Scientists have created the first example of a living human cartilage grown on a laboratory chip, an advance that will help treat patients with osteoarthritis or soldiers with battlefield injuries.
Creating artificial cartilage requires three elements: stem cells, biological factors to make the cells grow into cartilage, and a scaffold to give the tissue its shape.
The 3-D printing approach used by researchers in this study achieves all three by extruding thin layers of stem cells embedded in a solution that retains its shape and provides growth factors.
"We essentially speed up the development process by giving the cells everything they need, while creating a scaffold to give the tissue the exact shape and structure that we want," said Rocky Tuan, director of the Center for Cellular and Molecular Engineering at the University of Pittsburgh School of Medicine, member of the American Association of Anatomists and the study's senior investigator.
The researchers ultimately aim to use their innovative 3-D printing approach to create replacement cartilage for patients with osteoarthritis or soldiers with battlefield injuries.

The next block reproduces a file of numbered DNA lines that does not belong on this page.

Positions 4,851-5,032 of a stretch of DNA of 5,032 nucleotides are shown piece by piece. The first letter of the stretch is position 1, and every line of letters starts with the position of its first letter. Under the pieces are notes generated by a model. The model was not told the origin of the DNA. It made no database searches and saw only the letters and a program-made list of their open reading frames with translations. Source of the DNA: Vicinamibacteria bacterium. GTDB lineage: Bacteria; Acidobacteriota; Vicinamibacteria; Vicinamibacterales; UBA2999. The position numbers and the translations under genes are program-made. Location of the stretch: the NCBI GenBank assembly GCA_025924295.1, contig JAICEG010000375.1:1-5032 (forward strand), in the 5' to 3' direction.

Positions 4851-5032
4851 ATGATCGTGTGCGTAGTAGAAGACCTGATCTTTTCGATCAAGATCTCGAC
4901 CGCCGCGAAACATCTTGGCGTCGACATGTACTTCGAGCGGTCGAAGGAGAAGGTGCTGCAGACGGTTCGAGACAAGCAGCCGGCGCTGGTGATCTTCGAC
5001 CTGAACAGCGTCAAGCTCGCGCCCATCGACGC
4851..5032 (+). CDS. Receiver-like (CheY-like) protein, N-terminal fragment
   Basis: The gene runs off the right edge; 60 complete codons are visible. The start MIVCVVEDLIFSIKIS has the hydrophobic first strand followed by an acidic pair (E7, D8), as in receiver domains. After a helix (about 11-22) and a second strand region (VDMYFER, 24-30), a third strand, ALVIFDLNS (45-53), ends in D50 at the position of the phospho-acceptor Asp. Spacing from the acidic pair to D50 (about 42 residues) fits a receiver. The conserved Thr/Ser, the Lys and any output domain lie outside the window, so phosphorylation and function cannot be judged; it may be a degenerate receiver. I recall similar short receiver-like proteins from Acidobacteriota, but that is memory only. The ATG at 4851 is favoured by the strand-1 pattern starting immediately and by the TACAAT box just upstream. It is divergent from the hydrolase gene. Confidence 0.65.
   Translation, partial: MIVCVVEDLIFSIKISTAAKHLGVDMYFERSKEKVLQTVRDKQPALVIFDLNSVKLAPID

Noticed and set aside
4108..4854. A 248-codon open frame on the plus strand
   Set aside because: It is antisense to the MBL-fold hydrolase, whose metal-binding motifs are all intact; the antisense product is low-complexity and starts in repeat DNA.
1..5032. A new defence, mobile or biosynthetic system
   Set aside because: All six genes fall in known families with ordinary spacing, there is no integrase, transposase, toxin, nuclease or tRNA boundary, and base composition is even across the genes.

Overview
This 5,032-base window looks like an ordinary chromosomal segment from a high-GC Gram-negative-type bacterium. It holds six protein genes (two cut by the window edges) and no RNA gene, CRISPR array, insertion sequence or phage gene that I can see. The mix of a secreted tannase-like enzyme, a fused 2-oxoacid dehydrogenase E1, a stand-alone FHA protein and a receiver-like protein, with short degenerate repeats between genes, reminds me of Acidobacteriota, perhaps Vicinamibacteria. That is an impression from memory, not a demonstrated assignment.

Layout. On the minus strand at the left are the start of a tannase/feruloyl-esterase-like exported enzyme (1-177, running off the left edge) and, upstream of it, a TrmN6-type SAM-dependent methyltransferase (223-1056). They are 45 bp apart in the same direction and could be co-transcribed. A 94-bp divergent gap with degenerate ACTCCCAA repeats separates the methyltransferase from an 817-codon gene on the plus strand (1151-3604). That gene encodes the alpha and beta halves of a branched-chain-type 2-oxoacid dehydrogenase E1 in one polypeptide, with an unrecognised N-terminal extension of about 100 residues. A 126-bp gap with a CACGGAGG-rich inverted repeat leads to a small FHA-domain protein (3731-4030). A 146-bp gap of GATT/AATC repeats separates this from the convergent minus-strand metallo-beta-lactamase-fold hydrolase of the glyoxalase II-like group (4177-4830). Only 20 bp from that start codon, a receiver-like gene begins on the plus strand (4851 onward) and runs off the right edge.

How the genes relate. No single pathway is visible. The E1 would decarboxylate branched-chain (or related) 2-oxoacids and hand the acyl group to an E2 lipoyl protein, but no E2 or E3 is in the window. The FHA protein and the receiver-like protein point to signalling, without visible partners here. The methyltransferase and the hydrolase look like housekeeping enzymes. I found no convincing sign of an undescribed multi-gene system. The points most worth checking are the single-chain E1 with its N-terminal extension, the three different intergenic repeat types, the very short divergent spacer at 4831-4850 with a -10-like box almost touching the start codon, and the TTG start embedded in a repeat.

Osteoarthritis is marked by a gradual disintegration of cartilage, a flexible tissue that provides padding where bones come together in a joint.
Tuan said artificial cartilage built using a patient's own stem cells could offer enormous therapeutic potential.
"Ideally we would like to be able to regenerate this tissue so people can avoid having to get a joint replacement, which is a pretty drastic procedure and is unfortunately something that some patients have to go through multiple times," said Tuan.
In addition to offering relief for people with osteoarthritis, Tuan said replacement cartilage could also be a game-changer for people with debilitating joint injuries, such as soldiers with battlefield injuries.
The ultimate vision is to give doctors a tool they can thread through a catheter to print new cartilage right where it's needed in the patient's body.
Although other researchers have experimented with 3-D printing approaches for cartilage, Tuan's method represents a significant step forward because it uses visible light, while others have required UV light, which can be harmful to living cells.
In another significant step, Tuan has successfully used the 3-D printing method to produce the first "tissue-on-a-chip" replica of the bone-cartilage interface.
Housing 96 blocks of living human tissue 4 millimetres across by 8 millimetres deep, the chip could serve as a test-bed for researchers to learn about how osteoarthritis develops and develop new drugs.
The research was presented at the Experimental Biology 2014 meeting in US.